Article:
Virtual 'Sale' Of Muslim Women
GitHub - the open-source software development platform - has been making headlines over since it was used to create the offensive 'Bulli Bai' app that has allegedly been auctioning pictures of Muslim women. These app used doctored photos of women that were allegedly taken from their social media handles and invited "users" to bid for them. In June 2021, another app - Sulli Bai - which to was hosted on GitHub, had been used to harass Muslim women in the same way.
The police investigation into those who created that app has made little progress, apparently because of the lack of adequate response from GitHub, which does not have a presence in India. IT minister Ashwini Vaishnav has announced that GitHub has blocked the user, and Indian Computer Emergency Response System ( Cert-In ), the nodal agency for monitoring cyber security incidents, has been asked to form "a high-level committee" to investigate.
Bulli Bai launched on GitHub on Jan 1 by the engineering student whose name has been withheld. On opening, it displayed a Muslim woman's face as 'Bulli Bai'. The app listed hundreds of Muslim women - including students, journalists and social workers - for 'auction' along with their morphed photographs sourced illegally. Both Bulli Bai and Sulli deals targeted women with a large following on Twitter.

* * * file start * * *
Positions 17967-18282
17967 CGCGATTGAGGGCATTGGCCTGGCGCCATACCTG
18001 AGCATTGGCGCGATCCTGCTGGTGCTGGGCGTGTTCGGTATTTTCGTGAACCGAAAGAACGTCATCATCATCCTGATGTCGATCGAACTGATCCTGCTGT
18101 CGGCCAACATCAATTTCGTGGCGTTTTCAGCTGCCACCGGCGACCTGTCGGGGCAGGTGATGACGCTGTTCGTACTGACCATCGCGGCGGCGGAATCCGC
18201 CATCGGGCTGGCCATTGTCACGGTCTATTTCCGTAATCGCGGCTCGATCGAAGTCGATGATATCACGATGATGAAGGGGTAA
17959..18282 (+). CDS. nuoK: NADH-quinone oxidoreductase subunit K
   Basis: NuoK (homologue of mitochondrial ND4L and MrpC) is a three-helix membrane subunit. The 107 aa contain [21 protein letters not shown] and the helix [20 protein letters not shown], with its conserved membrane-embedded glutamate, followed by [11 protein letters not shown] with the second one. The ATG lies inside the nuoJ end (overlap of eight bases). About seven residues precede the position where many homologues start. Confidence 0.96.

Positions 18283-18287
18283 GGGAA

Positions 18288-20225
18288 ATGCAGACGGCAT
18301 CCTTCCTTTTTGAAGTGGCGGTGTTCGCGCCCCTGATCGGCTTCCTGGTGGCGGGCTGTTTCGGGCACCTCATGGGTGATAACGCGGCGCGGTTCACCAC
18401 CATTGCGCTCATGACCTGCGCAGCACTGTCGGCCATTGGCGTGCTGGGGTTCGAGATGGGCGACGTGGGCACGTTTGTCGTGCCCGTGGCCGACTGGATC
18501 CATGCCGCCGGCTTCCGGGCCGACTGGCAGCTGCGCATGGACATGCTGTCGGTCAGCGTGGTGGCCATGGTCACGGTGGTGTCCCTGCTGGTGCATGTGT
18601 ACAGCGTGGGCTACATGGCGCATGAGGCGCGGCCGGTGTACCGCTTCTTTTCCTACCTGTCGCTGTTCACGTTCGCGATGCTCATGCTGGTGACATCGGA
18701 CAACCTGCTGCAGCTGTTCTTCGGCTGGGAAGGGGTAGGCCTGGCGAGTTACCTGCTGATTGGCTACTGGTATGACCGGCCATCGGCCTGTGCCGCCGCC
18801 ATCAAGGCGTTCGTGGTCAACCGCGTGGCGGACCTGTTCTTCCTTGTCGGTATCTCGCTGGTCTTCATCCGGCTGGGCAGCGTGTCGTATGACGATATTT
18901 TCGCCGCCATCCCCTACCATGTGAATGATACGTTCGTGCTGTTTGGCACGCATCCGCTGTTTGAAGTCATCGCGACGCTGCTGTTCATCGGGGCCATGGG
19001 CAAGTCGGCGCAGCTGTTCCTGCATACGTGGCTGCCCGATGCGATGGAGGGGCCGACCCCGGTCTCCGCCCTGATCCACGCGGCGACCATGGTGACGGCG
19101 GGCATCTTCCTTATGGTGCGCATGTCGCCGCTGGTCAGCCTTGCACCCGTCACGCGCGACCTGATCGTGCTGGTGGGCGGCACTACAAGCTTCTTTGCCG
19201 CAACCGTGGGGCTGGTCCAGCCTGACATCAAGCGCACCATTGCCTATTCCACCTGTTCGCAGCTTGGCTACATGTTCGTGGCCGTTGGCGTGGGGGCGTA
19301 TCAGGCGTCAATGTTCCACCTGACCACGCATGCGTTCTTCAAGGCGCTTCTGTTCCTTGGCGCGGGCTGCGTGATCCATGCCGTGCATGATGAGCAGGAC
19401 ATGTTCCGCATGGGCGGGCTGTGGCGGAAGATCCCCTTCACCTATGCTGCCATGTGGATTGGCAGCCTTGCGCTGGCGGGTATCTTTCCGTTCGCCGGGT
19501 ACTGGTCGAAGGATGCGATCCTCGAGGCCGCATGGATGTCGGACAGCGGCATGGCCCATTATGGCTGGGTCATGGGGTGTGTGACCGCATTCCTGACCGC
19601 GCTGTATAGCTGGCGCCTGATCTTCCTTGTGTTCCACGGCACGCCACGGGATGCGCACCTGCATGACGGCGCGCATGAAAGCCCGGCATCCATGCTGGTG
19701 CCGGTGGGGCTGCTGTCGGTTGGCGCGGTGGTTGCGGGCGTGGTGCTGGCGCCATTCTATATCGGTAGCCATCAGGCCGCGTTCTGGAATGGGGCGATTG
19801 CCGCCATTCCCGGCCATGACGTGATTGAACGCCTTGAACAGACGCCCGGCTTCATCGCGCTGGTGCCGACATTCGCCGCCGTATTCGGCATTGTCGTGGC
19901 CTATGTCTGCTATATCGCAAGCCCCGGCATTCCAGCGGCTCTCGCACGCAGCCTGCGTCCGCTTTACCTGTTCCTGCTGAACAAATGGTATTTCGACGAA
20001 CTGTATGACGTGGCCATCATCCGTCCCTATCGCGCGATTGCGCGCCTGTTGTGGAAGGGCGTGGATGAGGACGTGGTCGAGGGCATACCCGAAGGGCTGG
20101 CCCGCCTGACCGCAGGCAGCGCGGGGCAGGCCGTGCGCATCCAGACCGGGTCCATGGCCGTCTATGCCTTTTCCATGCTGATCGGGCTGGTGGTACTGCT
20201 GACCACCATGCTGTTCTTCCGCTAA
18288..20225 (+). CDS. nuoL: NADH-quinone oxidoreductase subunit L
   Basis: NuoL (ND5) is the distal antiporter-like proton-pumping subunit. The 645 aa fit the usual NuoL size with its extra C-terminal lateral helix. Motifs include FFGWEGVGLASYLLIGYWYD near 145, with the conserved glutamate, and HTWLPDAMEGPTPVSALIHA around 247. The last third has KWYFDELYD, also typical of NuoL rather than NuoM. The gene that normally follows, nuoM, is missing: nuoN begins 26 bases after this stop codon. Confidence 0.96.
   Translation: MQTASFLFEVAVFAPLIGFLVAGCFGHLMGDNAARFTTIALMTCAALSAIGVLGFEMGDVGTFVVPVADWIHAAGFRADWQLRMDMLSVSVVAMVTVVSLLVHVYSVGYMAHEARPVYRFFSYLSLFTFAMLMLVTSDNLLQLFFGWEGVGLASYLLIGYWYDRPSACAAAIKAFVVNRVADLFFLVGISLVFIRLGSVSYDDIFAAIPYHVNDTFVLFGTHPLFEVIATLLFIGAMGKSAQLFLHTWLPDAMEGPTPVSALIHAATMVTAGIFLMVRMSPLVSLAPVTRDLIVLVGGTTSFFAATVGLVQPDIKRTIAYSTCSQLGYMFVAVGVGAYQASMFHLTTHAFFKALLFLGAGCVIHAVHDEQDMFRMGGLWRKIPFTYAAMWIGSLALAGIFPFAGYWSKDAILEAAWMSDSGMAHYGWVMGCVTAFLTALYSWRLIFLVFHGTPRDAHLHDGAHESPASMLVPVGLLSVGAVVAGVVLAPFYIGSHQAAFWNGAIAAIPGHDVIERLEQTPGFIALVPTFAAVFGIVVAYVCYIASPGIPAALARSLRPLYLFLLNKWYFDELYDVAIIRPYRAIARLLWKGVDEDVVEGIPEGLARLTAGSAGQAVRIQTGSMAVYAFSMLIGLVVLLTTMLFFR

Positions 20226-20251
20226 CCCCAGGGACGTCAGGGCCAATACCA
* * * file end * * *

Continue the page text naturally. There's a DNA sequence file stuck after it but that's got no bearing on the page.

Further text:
Days after controversy erupted over the 'Bulli Bai' app, a similarly derogatory channel came to light targeting Hindu women has appeared on Telegram channel called 'Hindu Randiya', that circulated photos of Hindu women among its subscribers, who abused them. While there was no actual auction' or sale', the purpose of the app seemed to be humiliate and intermediate the targeted women. However, the channel was blocked as well.
To frame this as a free speech issue would be willful blindness. From dealing with photographs to lewd comments to communal dog-whistling, they cross over into criminality and sexual harassment in ways that call for cyber-crime cells to take urgent attention. But the "auction" of women from the minority community is not just standard-issue misogyny. In a climate of majoritarian excess, attacks on minorities and open unpunished calls for mass murder, the choreographed humiliation of Muslim women panders to the worst communal tendencies and fantasies of violence. It seeks to push out an already embedded community from the digital public square by attacking the dignity of its women. It is even more important therefore for the government to draw grid lines and send out a strong, clear message. It cannot now afford to be slow-footed in following through in a case of such flagrant violation. There must be firm, visible action against this criminal bigotry and misogyny. The government must take urgent, exemplary action against the perpetrators. Simply taking down the app, without imposing costs on such criminal behavior, is only an encouragement of impunity.
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